by Jerry McGhee
July 17, 2012
Electric football is a great American past time with a definitive impact on many people from young to old. For the young, it causes the imagination to explode with possibility. For the older it’s a game full of strategy, innovation and a great hobby to share with your friends. Its also a way to relax and forget about worrisome things and enjoy something that makes you feel young again. Norman Sas left a legacy with this simple American game, a legacy that lives on and will continue to grow.
Today, electric football lives and thrives in the homes of many Americans, Canadians and even in Europe. I am a member of the Miniature Football Coaches Association, the MFCA (www.miniaturefootball.org). We are a group of men, women and kids all young at heart who still play the game. The figures Norman Sas invented no longer go haywire when the board gets turned on, it is a game of strategy, a moving chess board if you will, where each “coach” battles with wits and gamesmanship against their opponent in a live 3d setting calling for sportsmanship, etiquette and professionalism.
We hold several tournaments around the country each year where we play the game and crown our champions. Our biggest event is the MFCA CON held every year near Canton, Ohio at the same time as the NFL Pro Football Hall of Fame inductions. Each year we induct our members into the MFCA Electric Football Hall of Fame. We come together as friends, catch up on how everyone is doing, play a tournament, crown our champion, provide outreach to the visitors at the Pro Football Hall of Fame and most importantly, we fellowship with each other in a very neat brotherhood that has no initiation, no questions asked, all you have to do is show up and have a love for this great American game.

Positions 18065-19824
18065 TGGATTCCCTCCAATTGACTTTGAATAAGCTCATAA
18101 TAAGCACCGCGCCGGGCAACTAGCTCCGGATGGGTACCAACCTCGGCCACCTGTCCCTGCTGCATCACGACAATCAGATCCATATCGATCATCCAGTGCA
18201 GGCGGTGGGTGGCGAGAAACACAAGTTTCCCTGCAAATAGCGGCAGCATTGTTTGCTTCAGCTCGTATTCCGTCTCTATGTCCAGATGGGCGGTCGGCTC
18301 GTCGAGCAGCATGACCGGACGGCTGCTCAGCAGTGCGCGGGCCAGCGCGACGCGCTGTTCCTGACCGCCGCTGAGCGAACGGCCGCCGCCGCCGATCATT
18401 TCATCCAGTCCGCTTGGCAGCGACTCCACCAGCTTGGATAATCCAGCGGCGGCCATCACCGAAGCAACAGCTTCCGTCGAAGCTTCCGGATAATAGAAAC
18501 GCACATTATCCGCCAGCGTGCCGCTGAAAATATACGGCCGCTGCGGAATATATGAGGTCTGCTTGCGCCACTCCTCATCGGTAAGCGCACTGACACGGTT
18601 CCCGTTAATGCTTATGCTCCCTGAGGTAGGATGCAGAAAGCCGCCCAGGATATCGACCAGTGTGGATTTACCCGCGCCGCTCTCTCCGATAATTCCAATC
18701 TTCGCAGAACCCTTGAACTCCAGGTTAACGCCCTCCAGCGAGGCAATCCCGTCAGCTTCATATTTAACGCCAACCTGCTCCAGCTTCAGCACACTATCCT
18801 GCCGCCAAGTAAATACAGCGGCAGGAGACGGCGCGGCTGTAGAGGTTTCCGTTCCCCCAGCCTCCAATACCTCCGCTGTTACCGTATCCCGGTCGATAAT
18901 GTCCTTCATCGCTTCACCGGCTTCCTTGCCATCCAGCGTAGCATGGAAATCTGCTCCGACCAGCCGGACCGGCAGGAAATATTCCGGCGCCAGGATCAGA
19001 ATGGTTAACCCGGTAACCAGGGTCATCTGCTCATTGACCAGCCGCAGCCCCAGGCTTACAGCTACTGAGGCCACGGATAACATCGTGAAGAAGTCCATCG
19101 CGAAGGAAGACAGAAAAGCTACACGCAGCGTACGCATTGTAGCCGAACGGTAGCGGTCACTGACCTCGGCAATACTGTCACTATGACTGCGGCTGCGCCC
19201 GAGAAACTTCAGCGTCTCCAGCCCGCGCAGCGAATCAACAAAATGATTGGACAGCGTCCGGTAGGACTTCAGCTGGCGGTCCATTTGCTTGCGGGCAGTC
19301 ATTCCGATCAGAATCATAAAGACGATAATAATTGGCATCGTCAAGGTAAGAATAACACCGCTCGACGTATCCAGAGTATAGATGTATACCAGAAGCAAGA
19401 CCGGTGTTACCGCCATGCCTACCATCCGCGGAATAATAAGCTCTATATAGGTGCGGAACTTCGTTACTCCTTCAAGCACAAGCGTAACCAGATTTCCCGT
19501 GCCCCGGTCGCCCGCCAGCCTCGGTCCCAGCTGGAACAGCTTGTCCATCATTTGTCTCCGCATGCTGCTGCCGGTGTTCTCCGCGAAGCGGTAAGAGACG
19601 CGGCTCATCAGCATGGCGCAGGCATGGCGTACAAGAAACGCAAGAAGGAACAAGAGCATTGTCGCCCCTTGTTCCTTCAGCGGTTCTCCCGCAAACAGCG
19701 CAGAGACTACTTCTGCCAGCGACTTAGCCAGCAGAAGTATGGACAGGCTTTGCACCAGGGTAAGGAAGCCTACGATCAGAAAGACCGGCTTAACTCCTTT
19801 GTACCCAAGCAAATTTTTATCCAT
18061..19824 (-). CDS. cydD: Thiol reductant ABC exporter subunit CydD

Most people my age (I’m 46) grew up with the game because we saw it in a Sears Robuck Catelogue and Santa Clause brought it for Christmas. Lucky for me, my older brothers had the game before I came along and I fell in love with all of its possibilities. Today, there are thousands of electric football stories, everyone who came in contact with the game has a story about it. They’re all pretty cool to listen to…it’s a bond.
To compete in today’s electric football tournaments takes a combination of knowledge, skill, talent, luck and persistence. There are some real high end professionals (guys who have been playing a long time) who can shut you down pretty quick if you don’t know what you’re doing. But, these same guys will take the time to teach you how to play with greater skill no matter what your skill level is at the time. Competition is a lot of fun, but it’s best when your competitor puts up a good game!
We have a Coaches Challenge Skills Competition where we show how well we’ve tweaked our bases (the platforms the players glide across the field on) to run specific routes with in certain time periods. We have passing competitions, kicking competitions and speed and strength competitions. My favorite competition though is squaring off in a mono v. mono game with a coach who has a lot of skill or has a lot of hardware (trophies) in their electric football resume’. Those make for some intense games.
The figures we use have become an art unto themselves with the addition of decals, facemasks and new custom poses. These little inch and a quarter figures are quite impressive and detailed when done by a skilled electric football artist.
I make my own fields to scale with the players. One of my fields is 68 inches long, 35 inches wide and it has sidelines for additional figures. Most guys who compete today come with a squad of about 30-60 figures on their sideline. This allows for special teams, back-ups, just like a real football squad.
I live in Florida, but grew up in Virginia. My Virginia Electric Football League (www.vaefl.com) is my solitaire league where from time to time I play a game on my schedule with my squads that I’ve painted over the last 15 years. It keeps my skills up, and helps me get ready for any tournament I go to.